Re: LR(n) parsers

Sriram Sankar <sankar@Neon.Stanford.EDU>
Thu, 24 Oct 91 08:57:58 -0700

          From comp.compilers

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| List of all articles for this month |

Newsgroups: comp.compilers
From: Sriram Sankar <sankar@Neon.Stanford.EDU>
Keywords: parse, grammar, LR(1)
Organization: Compilers Central
References: 91-10-076 91-10-088
Date: Thu, 24 Oct 91 08:57:58 -0700

Dale Worley asks:
> When was this proven? Last I heard was that it wasn't known of LR(k) was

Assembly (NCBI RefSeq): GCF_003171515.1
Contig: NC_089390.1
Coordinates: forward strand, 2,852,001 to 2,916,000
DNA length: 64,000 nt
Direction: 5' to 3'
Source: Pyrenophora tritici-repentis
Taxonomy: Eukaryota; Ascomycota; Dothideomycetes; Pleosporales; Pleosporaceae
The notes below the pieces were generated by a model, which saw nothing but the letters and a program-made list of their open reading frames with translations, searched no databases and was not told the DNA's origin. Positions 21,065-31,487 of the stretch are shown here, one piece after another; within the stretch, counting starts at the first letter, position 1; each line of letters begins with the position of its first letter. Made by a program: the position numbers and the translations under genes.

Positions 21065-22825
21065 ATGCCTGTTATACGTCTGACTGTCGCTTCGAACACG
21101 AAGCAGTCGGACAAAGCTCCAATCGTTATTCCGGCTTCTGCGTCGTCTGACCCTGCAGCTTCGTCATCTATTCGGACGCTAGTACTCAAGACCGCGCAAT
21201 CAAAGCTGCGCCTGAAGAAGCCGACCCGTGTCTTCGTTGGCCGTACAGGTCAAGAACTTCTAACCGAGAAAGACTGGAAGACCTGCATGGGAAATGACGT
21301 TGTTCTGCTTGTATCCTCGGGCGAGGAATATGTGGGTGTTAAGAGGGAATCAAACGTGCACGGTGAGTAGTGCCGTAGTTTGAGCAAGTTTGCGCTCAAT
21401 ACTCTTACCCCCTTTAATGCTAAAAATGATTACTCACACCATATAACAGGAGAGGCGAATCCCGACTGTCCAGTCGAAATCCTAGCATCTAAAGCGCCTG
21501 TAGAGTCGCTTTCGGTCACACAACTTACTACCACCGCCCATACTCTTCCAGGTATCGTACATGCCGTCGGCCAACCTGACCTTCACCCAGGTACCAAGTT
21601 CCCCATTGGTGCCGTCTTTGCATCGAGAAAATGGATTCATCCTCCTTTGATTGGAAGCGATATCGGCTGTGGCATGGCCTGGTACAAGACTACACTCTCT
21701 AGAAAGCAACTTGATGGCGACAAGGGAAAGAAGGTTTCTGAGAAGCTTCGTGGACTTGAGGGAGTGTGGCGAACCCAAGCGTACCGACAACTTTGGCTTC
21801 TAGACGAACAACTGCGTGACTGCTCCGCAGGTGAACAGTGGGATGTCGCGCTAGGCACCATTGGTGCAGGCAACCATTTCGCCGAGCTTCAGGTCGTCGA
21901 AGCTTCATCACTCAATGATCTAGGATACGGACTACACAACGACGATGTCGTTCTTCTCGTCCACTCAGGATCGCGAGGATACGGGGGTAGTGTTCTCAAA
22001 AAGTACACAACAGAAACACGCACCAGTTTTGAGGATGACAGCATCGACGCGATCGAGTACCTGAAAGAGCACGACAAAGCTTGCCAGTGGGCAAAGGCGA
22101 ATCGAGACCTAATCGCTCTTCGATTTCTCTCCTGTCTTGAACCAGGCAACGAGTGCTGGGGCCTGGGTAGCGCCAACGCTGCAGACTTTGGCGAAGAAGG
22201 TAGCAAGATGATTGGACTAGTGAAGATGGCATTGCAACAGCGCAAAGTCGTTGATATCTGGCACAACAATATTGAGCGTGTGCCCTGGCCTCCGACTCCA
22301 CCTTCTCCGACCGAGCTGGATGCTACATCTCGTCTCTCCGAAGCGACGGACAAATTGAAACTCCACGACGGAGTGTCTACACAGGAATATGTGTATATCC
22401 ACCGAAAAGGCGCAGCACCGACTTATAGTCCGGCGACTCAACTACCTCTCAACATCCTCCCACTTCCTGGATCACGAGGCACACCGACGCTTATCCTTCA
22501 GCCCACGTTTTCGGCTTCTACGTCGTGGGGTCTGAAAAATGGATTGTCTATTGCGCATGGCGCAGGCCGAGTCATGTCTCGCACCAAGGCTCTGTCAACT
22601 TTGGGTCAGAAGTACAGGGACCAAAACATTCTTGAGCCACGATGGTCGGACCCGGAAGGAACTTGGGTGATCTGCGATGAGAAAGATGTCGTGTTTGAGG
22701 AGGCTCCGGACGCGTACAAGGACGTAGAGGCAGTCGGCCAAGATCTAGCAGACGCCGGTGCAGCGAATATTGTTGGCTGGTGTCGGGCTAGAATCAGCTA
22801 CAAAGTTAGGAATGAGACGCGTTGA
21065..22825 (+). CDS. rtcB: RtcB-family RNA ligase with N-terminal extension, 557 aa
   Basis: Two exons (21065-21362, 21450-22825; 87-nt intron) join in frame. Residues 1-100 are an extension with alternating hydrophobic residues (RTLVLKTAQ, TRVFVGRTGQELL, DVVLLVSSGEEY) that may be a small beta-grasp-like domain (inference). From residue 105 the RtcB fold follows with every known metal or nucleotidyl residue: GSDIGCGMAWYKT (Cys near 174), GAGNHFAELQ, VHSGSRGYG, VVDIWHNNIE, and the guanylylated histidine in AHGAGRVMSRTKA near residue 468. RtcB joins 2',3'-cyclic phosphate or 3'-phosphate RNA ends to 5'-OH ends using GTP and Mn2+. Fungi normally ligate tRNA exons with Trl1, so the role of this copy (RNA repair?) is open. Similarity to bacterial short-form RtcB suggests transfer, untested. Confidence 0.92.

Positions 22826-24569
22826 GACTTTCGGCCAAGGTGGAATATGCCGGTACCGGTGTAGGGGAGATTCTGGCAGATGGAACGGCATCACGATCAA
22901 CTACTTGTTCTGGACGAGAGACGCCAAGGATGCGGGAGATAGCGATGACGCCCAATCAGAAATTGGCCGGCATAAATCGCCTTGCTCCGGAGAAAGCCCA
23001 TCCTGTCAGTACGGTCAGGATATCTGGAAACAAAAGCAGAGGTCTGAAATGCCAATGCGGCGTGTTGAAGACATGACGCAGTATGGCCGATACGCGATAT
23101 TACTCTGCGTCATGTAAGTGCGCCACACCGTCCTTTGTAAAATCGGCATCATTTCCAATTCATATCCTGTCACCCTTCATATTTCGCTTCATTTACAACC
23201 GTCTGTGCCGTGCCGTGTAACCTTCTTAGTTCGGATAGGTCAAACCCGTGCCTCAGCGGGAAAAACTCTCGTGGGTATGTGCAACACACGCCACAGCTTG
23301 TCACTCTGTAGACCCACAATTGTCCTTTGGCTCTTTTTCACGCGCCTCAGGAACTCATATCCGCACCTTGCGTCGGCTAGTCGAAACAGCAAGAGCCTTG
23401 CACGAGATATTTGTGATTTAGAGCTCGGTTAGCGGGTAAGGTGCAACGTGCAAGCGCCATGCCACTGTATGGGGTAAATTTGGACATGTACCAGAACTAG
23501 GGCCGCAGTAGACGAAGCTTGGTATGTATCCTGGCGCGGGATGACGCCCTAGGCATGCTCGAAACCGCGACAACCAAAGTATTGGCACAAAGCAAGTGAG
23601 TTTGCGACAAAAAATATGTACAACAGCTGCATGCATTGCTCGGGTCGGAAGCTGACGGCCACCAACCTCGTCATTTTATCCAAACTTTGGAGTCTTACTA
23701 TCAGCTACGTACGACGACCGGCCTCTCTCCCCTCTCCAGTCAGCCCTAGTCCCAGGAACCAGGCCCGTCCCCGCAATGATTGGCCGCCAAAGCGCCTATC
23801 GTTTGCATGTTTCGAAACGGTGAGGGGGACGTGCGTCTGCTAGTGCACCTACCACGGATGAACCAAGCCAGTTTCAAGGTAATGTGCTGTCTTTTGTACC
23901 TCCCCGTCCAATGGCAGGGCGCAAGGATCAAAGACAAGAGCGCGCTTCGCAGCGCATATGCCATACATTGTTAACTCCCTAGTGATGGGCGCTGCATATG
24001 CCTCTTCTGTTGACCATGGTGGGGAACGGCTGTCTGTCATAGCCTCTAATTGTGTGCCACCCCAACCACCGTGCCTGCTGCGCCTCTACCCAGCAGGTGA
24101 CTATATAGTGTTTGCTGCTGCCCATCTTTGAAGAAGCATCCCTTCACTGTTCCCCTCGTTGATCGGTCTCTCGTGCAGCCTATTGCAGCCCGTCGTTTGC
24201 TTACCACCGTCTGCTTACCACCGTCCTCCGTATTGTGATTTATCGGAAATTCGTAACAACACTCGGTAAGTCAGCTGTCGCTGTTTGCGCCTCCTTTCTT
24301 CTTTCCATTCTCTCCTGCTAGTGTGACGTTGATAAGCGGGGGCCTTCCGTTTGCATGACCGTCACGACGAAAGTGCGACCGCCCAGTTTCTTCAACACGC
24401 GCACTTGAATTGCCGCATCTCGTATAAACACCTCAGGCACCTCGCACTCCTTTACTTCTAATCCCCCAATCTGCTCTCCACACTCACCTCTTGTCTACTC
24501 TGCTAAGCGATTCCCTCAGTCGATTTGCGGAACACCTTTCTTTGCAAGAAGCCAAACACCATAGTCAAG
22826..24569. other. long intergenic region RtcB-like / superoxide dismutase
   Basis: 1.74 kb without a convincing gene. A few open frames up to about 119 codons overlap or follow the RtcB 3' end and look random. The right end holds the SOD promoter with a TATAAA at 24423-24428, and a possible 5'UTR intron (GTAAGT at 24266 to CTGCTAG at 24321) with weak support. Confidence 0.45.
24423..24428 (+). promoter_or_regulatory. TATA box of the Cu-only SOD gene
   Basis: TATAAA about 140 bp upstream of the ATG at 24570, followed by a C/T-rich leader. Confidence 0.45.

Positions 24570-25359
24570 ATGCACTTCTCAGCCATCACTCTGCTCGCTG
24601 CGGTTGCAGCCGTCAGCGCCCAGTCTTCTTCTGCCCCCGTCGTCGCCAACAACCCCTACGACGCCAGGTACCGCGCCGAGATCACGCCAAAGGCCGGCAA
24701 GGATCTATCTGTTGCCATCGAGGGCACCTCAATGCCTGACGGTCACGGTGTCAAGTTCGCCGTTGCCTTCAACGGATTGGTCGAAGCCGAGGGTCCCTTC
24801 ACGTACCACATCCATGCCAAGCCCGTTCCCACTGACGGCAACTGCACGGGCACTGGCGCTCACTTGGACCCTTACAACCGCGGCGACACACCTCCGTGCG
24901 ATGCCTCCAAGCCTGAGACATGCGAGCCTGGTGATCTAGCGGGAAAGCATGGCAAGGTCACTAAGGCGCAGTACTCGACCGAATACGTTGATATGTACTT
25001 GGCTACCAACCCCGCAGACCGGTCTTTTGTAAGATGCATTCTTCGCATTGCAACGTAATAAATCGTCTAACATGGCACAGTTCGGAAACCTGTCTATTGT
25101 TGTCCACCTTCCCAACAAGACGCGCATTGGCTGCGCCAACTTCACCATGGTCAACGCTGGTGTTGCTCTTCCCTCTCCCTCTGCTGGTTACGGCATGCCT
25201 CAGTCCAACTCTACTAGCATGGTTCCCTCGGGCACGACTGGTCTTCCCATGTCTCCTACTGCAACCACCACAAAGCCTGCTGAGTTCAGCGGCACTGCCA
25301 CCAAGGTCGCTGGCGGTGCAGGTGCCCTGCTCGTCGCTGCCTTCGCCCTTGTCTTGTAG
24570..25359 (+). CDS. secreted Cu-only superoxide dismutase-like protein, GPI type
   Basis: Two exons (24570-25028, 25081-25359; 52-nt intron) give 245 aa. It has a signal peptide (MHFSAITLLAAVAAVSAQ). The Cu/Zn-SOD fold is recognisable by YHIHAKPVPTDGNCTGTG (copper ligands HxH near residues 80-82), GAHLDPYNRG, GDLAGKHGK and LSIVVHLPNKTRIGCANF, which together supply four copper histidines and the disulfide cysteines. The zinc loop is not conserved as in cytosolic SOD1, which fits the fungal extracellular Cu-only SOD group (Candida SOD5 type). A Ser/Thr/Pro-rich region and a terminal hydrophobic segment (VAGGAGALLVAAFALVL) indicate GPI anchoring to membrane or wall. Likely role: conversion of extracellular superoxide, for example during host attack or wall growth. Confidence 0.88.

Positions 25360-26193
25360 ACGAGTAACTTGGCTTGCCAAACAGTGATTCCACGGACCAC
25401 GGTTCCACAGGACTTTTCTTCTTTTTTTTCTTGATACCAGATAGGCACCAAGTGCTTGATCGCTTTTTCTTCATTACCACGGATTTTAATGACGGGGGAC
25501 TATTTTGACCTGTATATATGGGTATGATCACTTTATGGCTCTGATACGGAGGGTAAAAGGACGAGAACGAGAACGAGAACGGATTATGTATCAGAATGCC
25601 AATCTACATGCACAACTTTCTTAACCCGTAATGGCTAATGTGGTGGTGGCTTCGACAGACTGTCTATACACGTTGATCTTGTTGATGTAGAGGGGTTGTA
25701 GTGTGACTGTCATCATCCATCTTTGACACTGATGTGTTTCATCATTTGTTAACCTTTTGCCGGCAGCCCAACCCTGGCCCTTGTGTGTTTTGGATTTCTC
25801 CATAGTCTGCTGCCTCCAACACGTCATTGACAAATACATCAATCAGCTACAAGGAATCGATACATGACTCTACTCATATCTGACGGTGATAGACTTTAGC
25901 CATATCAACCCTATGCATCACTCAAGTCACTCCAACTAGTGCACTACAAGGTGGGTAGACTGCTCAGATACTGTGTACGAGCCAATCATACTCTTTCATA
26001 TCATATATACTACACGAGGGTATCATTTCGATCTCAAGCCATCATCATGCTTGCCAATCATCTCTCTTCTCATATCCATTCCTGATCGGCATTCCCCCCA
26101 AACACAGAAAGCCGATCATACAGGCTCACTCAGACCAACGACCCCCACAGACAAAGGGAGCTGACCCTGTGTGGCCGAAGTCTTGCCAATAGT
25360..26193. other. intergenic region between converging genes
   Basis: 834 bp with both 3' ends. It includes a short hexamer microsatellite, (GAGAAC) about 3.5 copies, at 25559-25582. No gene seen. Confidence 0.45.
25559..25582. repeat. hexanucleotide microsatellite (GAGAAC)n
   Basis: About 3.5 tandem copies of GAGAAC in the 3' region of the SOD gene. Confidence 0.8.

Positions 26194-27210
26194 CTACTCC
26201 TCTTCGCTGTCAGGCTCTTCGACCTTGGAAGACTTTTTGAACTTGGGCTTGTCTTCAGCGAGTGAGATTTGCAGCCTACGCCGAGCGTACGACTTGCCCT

> larger than LR(0). Also, is it known yet if there are unambiguous CF
> languages that aren't LR?

LR(0) languages are a strict subset of LR(n) languages for any n > 0.
Also for n,m > 0, language(LR(n)) = language(LR(m)).

Having said this much, let me also note that all the parsing algorithms
I have seen (e.g., in the dragon books) make the following transformation
to the grammar:

If S is the original start symbol of the grammar, then create a new
non-terminal S1, and a new terminal $, and add the production:

    S1 -> S$

The language that results from this transformed grammar (i.e., all strings
in this language end with $, and have no other $ in them) is LR(0).

There is a proof in Hopcroft&Ullman for this.


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